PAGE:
Patrick Kennedy ‘Cynical’ About Government's Efforts To Address Opioid Crisis

By Victoria Kim 01/25/18

The opioid commission member says Trump delivered a “great, great speech” by declaring the public health crisis and then did “nothing.” 

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Patrick J Kennedy
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Patrick Kennedy isn’t too happy with how the Trump administration has handled the national drug crisis. 

In a new interview with CNN, the former U.S. representative from Massachusetts, who was one of six members appointed to the White House opioid commission, said he’s become disenchanted with federal efforts to reduce the harms of the opioid crisis.

“This is essentially a sham,” he stated, pointing to the administration’s unwillingness to dedicate any funding to the issue.

The opioid commission—established last March and headed by former New Jersey Governor Chris Christie—submitted a report that listed 56 recommendations that included expanding the use of recovery coaches and exploring telemedicine to reach Americans who live in remote areas.  

Last October, President Trump declared the opioid crisis a public health emergency—which “would allow for some grant money to be used to combat opioid abuse, permit the hiring of specialists to tackle the crisis, and expand the use of telemedicine services to treat people in rural areas ravaged by opioid abuse,” as The New York Times explained.

However, the president has not requested funding to act on the emergency declaration, though he did say that he’d donate his third-quarter salary ($100,000) to the crisis.  

Kennedy said Washington’s approach hasn’t reflected the urgency of the situation. Opioids alone killed more than 42,000 Americans in 2016—with 40% of deaths attributed to legal prescription opioids. (Heroin and fentanyl are also considered opioids.)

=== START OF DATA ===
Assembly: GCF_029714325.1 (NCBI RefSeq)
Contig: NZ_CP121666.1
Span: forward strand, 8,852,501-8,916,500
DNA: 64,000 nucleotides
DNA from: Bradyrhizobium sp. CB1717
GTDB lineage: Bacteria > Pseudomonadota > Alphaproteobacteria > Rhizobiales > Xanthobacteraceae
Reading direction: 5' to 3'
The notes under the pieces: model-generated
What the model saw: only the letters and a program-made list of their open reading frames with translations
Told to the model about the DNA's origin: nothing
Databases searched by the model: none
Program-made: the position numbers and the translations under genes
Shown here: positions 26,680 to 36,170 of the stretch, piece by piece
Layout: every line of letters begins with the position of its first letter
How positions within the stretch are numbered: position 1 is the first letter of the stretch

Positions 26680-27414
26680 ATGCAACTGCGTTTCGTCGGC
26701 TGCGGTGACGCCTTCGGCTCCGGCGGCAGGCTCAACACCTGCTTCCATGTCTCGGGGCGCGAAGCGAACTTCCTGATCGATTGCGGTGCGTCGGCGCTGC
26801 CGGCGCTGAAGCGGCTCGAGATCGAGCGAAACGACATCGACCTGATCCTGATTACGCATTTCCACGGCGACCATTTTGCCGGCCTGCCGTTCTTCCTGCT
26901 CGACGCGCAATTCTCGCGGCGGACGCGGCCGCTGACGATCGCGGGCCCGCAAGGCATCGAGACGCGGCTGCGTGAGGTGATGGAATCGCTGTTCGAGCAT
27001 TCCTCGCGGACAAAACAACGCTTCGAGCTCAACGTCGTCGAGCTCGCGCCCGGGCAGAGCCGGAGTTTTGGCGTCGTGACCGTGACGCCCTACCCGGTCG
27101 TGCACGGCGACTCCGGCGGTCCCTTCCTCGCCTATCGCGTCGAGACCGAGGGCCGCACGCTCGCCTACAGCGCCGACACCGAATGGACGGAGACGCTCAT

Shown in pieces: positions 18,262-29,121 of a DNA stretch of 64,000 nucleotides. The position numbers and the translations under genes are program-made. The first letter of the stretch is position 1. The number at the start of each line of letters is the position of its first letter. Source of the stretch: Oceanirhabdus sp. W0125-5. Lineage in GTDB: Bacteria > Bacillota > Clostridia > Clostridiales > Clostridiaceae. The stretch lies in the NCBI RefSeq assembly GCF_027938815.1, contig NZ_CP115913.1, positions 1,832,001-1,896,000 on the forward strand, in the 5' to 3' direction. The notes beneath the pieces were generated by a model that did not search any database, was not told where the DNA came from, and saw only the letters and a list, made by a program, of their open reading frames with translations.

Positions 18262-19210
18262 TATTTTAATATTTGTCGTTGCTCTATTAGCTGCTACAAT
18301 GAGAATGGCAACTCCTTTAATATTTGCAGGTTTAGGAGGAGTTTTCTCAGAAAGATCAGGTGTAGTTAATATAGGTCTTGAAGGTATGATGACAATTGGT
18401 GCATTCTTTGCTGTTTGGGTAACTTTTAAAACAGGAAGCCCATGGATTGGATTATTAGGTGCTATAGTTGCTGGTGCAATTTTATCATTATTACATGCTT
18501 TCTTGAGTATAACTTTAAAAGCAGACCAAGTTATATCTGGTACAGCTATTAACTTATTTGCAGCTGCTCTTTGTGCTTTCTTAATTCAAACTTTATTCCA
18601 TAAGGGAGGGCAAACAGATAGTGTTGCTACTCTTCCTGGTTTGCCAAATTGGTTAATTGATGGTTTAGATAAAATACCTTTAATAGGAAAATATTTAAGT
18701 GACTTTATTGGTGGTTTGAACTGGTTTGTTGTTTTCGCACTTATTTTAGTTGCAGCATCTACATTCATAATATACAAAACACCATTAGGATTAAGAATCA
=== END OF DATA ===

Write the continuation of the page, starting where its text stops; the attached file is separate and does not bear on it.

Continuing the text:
“This and the administration’s other efforts to address the epidemic are tantamount to reshuffling chairs on the Titanic,” said Kennedy. “The emergency declaration has accomplished little because there’s no funding behind it. You can’t expect to stem the tide of a public health crisis... without putting your money where your mouth is.”

Kennedy said Trump delivered a “great, great speech” by declaring the public health crisis and then did “nothing.” 

"Everyone is willing to tolerate the intolerable—and not do anything about it," he said. "I’m as cynical as I’ve ever been about this stuff."

Other health policy experts, including Baltimore Health Commissioner Dr. Leana Wen, confirmed that the emergency declaration has so far had no discernible impact. “I have not seen any effect of the state of emergency in any way,” Dr. Wen told CNN. “If this were a true state of emergency, there would be immediate relief of resources that would directly target the front lines, in areas that are hardest hit. Imagine if this was a natural disaster. There would be immediate relief.”

The opioid commission officially disbanded in December. Since that time, White House adviser Kellyanne Conway was appointed to “coordinate and lead the effort.” 

Another opioid commission member, Bertha K. Madras, who was the only other member who would speak to CNN, expressed optimism about the government’s handling of the national opioid epidemic.

“All in all, it’s been a very positive experience. It has made a tremendous impact,” said Madras, a professor of psychobiology at Harvard Medical School who served as deputy director of the Office of National Drug Control Policy (ONDCP) under former President George W. Bush. 

Madras told CNN that the ONDCP would follow up on the commission’s recommendations this year, and called for a non-partisan commitment among lawmakers to dedicate real funding to anti-opioid efforts.

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Victoria is interested in anything that has to do with how mind-altering substances impact society. Find Victoria on LinkedIn or Tumblr

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